Mike Turk [00:31:25] That's a lot nicer.

Richard Van Petten [00:31:26] And so this is going to be very interesting to see how this plays out. And, in fact, if it does work as well as it has been planned.

Mike Turk [00:31:41] Now with the construction that's going on down there, I mean, what are your thoughts on like the businesses? And I've been reading the Plain Dealer, I mean, is it fair for those businesses with the construction the way they're losing money? Should they be compensated for that? I know if I had a business that's...

Richard Van Petten [00:31:52] Well, let me, let me look at this from another angle for just a second. One of the things which I've done for a lot more years than I have realized is to sit on a committee for Midtown Cleveland, their design review committee...

Mike Turk [00:32:12] Okay.

Richard Van Petten [00:32:12] Which looks at a lot of projects. And one of the projects which we looked at last week is a hotel project, an existing hotel at, at 30th and Euclid Avenue, the hotel which was originally built as a Holiday Inn across the street from the Arena.

Mike Turk [00:32:39] Oh, right.

Richard Van Petten [00:32:39] You remember the Arena, and it got knocked down, I think, in the late '60s. It was a while ago. And the, and the hotel business went away when they, when the Arena went away and it quickly slipped into prostitution, as happens with old hotels, and over the years there have been a whole series of hotel owners that have tried to make a go of it. Well, now it's a national, it's going to be a national chain. They, they and they're going to do some things that are going to make it work better, I would believe. And they have the resources to do it properly, which hasn't happened before. But you know, what's interesting here is that their whole reason for being there is the fact that it's on the Euclid Corridor system. And incidentally, they'll have a stop right in front of their hotel doors.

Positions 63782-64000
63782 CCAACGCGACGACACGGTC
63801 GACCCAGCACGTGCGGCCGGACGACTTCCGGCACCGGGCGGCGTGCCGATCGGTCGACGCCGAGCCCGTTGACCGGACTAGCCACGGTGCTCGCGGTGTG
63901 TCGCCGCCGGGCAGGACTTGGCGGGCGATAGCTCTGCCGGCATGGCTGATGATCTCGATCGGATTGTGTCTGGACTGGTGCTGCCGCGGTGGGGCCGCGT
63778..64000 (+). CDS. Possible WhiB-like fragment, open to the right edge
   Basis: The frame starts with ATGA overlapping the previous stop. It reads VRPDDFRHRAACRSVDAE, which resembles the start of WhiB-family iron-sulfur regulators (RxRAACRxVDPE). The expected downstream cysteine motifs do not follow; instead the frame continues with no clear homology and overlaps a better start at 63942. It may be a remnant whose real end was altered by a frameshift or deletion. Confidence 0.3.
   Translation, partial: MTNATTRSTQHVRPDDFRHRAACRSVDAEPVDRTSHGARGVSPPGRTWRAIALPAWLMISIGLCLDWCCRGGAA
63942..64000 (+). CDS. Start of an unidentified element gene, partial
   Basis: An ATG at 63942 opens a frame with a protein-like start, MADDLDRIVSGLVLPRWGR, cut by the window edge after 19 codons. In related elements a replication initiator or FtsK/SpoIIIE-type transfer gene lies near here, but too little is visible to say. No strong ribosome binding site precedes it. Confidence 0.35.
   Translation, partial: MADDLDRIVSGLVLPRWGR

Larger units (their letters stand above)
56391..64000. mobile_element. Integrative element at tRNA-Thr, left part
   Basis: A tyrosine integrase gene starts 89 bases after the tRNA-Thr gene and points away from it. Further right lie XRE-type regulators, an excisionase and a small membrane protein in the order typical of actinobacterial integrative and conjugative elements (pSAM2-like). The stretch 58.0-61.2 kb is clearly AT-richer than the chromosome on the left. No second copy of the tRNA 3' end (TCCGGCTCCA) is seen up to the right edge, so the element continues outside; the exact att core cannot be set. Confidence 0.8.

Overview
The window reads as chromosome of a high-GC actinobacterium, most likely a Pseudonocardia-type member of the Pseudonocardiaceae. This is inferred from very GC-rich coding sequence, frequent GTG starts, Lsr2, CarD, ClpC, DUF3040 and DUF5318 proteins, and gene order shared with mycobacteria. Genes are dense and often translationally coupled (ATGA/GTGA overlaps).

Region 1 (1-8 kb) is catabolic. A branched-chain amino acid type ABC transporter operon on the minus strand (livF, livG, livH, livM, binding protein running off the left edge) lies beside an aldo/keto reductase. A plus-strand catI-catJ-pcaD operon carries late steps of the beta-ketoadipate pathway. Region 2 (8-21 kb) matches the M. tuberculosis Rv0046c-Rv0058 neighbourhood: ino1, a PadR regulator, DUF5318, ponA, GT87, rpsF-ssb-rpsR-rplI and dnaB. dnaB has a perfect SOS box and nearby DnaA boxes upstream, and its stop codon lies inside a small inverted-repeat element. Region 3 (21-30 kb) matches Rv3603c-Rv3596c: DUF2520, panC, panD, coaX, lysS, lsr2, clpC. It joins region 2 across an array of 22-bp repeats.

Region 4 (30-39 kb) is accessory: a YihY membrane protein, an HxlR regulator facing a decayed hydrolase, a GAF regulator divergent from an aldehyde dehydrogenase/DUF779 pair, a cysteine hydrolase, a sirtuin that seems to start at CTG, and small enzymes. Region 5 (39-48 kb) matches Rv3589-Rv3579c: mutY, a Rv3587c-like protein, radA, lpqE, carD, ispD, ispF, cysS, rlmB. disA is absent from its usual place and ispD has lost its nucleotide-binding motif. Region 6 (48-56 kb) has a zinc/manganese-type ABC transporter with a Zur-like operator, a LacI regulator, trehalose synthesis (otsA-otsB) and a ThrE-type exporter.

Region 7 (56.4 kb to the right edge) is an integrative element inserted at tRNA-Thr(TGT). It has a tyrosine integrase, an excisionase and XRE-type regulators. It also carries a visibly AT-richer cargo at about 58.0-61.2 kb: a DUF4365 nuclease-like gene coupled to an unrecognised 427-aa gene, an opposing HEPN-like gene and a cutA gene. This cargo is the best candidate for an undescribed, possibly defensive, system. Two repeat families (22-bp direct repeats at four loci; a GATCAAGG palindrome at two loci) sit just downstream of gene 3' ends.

Mike Turk [00:33:59] Which will be nice.

Richard Van Petten [00:33:59] Which will be... Well, again, it's going to be very interesting to see how this plays out. But, you know, one of the reasons, maybe the prime motivating reason that you do a transportation program like the Euclid Corridor is as a way of generating development. And what we're seeing in terms of the hotel, but, you know, a few other projects along the way is now all of a sudden a lot of interest in creating development, which has the availability of good transit.

Mike Turk [00:34:46] It's going to bring in some business with it.

Richard Van Petten [00:34:47] So I think the, I think the effect, again, is we're going to have to wait and see. But I, but already we're beginning to see a lot of interest in terms of development along there that hasn't been there for, for 50 years. And will, and will some merchants be hurt along the way? I wouldn't be surprised. But, you know, it's maybe a price that you have to, you have to pay. Most of the bigger businesses have, have access from the side streets or from Chester and or Carnegie. So that I don't think that too many are being badly hurt. Some of the used car lots probably are going to be badly hurt. And there are few of us that would feel too bad if they got, got muscled out.